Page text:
Taken together, these properties turn texts into ill-defined or even undefinable entities, for which it is not possible to provide a structural description, e.g. as a set of features, and particularly not in advance to the analysis. Briefly, texts are unstructured data. It is clear, that especially non-contextual methods like the infamous n-grams are deeply inappropriate for the description, and hence also for the modeling of texts. The peculiarity of texts has been recognized long before the age of computers. Around 1830 Friedrich Schleiermacher founded the discipline of hermeneutics as a response to the complexity of texts. In the last decades of the 20ieth century, it was Jacques Derrida who brought in a new perspective on it. in Deleuzean terms, texts are always and inevitably deterritorialized to a significant portion. Kaski & coworkers addressed only a modest part of these vast problematics, the classification of texts.

The starting point they took by was to preserve context. The large variety of contexts makes it impossible to take any kind of raw data directly as input for the SOM. That means that the contexts had to be encoded in a proper manner. The trick is to use a SOM for this encoding (details in next section below). This SOM represents the first layer. The subject of this SOM are the contexts of words (definition below). The “state” of this first SOM is then used to create the input for the SOM on the second layer, which then addresses the texts. In this way, the size of the input vectors are standardized and reduced in size.

Elements of a Two-Layer SOM

The elements, or building blocks, of a TL-SOM devised for the classification of texts are

  • (1) random contexts,
  • (2) the map of categories (word classes)
  • (3) the map of texts

The Random Context

A random context encodes the context of any of the words in a text. let us assume for the sake of simplicity that the context is bilateral symmetric according to 2n+1, i.e. for example with n=3 the length of the context is 7, where the focused word (“structure”) is at pos 3 (when counting starts with 0).

Let us resort to the following example, that take just two snippets from this text. The numbers represent some arbitrary enumeration of the relative positions of the words.

sequence A of words rel. positions in text “… without change of structureis not learning …”53        54    55    56       57 58     59
sequence B of words rel. positions in text “… not have any structureinside the storage …”19    20  21       22         23    24     25

The position numbers we just need for calculating the positional distance between words. The interesting word here is “structure”.

For the next step you have to think about the words listed in a catalog of indexes, that is as a set whose order is arbitrary but fixed. In this way, any of the words gets its unique numerical fingerprint.

Index Word Random Vector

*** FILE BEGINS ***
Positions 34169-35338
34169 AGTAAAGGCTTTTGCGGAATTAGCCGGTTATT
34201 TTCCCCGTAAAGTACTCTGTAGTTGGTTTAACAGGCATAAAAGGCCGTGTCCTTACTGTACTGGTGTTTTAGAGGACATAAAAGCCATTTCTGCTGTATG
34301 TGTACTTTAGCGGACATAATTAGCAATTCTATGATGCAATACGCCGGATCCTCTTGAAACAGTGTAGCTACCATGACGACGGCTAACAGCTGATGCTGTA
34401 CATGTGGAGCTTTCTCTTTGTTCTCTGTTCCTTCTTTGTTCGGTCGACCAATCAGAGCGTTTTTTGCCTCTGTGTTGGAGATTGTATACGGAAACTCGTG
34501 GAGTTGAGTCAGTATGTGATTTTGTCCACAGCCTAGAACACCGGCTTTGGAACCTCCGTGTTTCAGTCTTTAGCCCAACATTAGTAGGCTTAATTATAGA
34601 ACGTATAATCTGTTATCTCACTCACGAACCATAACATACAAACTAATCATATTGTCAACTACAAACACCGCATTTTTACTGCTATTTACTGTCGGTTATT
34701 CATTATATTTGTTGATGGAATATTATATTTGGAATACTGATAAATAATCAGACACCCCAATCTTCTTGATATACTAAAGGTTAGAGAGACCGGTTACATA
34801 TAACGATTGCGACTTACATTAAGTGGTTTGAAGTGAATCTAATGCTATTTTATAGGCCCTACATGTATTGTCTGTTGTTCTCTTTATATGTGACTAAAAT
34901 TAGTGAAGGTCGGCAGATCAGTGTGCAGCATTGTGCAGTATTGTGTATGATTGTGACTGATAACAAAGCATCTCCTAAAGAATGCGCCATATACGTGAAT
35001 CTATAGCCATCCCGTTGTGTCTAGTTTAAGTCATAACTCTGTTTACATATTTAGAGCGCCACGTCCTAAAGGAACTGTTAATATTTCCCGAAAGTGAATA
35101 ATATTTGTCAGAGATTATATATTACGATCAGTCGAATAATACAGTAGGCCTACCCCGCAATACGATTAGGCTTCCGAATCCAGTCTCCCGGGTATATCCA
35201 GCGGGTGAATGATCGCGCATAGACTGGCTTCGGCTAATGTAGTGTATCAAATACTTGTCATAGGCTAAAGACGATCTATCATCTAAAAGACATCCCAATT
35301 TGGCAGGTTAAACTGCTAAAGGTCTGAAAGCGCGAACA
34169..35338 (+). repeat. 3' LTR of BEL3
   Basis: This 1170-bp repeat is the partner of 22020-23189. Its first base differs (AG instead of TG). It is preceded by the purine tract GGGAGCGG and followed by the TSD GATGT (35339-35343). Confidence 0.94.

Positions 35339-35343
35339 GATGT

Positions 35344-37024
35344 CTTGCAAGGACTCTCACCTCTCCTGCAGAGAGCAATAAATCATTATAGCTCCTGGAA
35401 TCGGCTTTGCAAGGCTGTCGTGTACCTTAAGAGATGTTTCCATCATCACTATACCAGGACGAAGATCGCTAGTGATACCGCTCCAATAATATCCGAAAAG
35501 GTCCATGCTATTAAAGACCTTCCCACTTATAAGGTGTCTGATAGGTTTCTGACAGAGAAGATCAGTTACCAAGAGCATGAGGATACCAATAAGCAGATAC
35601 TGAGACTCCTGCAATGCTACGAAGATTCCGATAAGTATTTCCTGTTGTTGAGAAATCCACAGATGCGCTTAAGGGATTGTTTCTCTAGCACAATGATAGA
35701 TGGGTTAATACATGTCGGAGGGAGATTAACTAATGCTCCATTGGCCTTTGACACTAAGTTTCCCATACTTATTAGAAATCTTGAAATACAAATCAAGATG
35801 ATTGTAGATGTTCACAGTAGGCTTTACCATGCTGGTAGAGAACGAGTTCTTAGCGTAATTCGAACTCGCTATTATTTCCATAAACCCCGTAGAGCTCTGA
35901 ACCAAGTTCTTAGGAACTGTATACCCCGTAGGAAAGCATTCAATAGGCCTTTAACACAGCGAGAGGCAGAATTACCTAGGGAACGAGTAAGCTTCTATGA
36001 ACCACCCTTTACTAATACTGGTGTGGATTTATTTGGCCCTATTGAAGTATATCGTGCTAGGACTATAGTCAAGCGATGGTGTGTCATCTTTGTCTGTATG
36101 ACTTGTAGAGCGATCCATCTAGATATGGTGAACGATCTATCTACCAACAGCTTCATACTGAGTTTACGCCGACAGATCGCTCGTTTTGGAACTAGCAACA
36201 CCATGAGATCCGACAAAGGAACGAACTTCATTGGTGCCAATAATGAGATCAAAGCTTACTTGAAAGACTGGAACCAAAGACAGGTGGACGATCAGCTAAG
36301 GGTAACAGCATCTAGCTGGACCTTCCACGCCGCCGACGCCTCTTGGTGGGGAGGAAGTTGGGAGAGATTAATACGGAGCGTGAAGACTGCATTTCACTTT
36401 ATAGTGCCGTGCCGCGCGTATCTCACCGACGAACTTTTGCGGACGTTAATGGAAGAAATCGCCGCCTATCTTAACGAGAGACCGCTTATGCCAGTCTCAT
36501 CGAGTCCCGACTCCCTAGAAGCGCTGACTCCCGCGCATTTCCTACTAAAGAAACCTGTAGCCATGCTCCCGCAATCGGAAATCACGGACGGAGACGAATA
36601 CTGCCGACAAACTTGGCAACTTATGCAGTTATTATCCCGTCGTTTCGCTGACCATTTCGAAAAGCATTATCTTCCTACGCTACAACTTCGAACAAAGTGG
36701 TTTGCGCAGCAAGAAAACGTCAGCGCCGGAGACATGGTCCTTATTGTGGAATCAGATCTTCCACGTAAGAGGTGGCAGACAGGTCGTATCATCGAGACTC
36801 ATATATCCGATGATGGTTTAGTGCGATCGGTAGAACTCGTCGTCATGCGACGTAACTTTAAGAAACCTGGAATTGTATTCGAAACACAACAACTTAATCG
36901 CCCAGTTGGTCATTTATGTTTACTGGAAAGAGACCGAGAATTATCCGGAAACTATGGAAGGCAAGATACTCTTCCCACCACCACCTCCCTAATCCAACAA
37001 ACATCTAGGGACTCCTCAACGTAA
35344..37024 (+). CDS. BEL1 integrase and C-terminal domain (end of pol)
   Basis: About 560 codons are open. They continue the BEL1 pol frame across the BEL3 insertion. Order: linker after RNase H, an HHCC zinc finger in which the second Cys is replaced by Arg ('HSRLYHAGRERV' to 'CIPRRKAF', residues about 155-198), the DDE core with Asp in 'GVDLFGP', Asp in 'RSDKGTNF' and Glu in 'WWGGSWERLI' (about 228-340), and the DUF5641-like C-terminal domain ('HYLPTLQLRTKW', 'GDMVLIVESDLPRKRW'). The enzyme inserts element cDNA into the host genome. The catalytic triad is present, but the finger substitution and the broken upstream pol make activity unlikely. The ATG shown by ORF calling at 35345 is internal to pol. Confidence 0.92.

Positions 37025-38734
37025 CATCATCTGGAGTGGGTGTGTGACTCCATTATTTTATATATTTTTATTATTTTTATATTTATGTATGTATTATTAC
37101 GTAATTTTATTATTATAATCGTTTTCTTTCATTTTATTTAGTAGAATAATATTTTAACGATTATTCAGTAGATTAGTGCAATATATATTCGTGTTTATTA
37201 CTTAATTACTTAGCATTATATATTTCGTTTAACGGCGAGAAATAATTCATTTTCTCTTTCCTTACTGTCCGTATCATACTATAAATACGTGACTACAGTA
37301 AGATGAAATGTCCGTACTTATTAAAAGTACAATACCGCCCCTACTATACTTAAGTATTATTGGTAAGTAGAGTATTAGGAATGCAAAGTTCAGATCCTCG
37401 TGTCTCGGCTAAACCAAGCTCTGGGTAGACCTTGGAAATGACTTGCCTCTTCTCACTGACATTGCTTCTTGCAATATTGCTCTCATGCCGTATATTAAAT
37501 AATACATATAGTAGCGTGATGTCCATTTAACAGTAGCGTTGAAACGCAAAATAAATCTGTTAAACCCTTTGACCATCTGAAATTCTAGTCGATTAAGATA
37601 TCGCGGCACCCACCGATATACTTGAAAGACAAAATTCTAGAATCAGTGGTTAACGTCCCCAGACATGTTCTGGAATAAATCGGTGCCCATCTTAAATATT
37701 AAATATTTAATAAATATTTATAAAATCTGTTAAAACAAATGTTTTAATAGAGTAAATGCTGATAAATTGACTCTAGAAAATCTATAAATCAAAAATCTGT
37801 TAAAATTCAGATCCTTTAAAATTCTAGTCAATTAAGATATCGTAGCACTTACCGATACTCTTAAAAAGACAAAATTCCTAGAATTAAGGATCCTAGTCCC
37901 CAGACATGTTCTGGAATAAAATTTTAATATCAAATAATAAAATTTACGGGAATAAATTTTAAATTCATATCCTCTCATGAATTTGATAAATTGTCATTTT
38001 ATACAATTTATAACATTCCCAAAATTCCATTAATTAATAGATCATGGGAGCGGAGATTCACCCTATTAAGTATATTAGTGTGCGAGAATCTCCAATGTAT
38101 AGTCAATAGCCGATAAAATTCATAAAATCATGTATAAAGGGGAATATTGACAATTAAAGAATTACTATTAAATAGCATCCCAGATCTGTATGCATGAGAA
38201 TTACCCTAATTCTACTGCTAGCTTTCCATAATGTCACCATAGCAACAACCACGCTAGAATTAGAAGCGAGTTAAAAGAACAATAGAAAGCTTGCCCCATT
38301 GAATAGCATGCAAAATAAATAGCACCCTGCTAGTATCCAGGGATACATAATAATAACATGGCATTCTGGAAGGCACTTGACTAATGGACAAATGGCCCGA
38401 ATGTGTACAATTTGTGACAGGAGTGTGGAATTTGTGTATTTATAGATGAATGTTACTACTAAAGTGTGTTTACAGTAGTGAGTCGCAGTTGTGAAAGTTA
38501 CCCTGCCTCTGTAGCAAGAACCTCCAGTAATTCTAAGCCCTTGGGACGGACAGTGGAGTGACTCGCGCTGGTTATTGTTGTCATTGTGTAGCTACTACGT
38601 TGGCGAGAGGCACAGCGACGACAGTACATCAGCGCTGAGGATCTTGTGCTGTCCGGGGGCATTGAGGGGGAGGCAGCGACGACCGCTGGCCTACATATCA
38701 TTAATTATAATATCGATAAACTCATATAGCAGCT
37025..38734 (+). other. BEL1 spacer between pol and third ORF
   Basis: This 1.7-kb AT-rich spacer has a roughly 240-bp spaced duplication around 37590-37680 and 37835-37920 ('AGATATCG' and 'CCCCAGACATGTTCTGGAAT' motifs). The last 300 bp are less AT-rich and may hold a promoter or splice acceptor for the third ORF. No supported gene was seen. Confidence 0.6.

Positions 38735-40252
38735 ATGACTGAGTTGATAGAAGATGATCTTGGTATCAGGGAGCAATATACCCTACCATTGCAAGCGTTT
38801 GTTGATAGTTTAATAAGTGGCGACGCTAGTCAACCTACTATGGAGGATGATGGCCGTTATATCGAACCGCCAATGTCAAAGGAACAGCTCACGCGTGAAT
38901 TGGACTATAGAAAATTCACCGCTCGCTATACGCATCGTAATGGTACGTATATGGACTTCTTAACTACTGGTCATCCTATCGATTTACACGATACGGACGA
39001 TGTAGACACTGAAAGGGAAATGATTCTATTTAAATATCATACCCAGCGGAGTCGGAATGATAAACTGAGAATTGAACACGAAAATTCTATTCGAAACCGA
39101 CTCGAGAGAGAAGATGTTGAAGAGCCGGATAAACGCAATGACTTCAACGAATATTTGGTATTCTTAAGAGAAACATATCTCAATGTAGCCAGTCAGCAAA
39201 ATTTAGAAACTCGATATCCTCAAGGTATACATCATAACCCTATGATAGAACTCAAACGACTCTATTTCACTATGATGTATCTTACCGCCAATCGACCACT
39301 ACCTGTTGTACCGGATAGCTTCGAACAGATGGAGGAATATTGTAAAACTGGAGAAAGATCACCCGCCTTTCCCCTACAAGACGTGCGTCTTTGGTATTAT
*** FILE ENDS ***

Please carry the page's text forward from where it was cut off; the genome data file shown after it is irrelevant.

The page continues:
…  …
1264  structure 0.270    0.938    0.417    0.299    0.991 …
1265  learning 0.330    0.990    0.827    0.828    0.445 …
 1266  Alabama 0.375    0.725    0.435    0.025    0.915 …
 1267  without 0.422    0.072    0.282    0.157    0.155 …
 1268  storage 0.237    0.345    0.023    0.777    0.569 …
 1269  not 0.706    0.881    0.603    0.673    0.473 …
 1270  change 0.170    0.247    0.734    0.383    0.905 …
 1271  have 0.735    0.472    0.661    0.539    0.275 …
 1272  inside 0.230    0.772    0.973    0.242    0.224 …
 1273  any 0.509    0.445    0.531    0.216    0.105 …
 1274  of 0.834    0.502    0.481    0.971    0.711 …
1274  is 0.935    0.967    0.549    0.572    0.001 …

Any of the words of a text can now be replaced by an apriori determined vector of random values from [0..1]; the dimensionality of those random vectors should be around  80 in order to approximate orthogonality among all those vectors. Just to be clear: these random vectors are taken from a fixed codebook, a catalog as sketched above, where each word is assigned to exactly one such vector.

Once we have performed this replacement, we can calculate the averaged vectors per relative position of the context. In case of the example above, we would calculate the reference vector for position n=0 as the average from the vectors encoding the words “without” and “not”.

Let us be more explicit. For example sentence A we translate first into the positional number, interpret this positional number as a column header, and fill the column with the values of its respective fingerprint. For the 7 positions (-3, +3) we get 7 columns:

sequence A of words “… without change of structure is not learning …”
rel. positions in text        53        54    55    56       57 58     59
 grouped around “structure”         -3       -2    -1       0       1    2     3
random fingerprints
per position
0.422  0.170  0.834  0.270  0.935  0.706  0.330
0.072  0.247  0.502  0.938  0.967  0.881  0.990
0.282  0.734  0.481  0.417  0.549  0.603  0.827

…further entries of the fingerprints…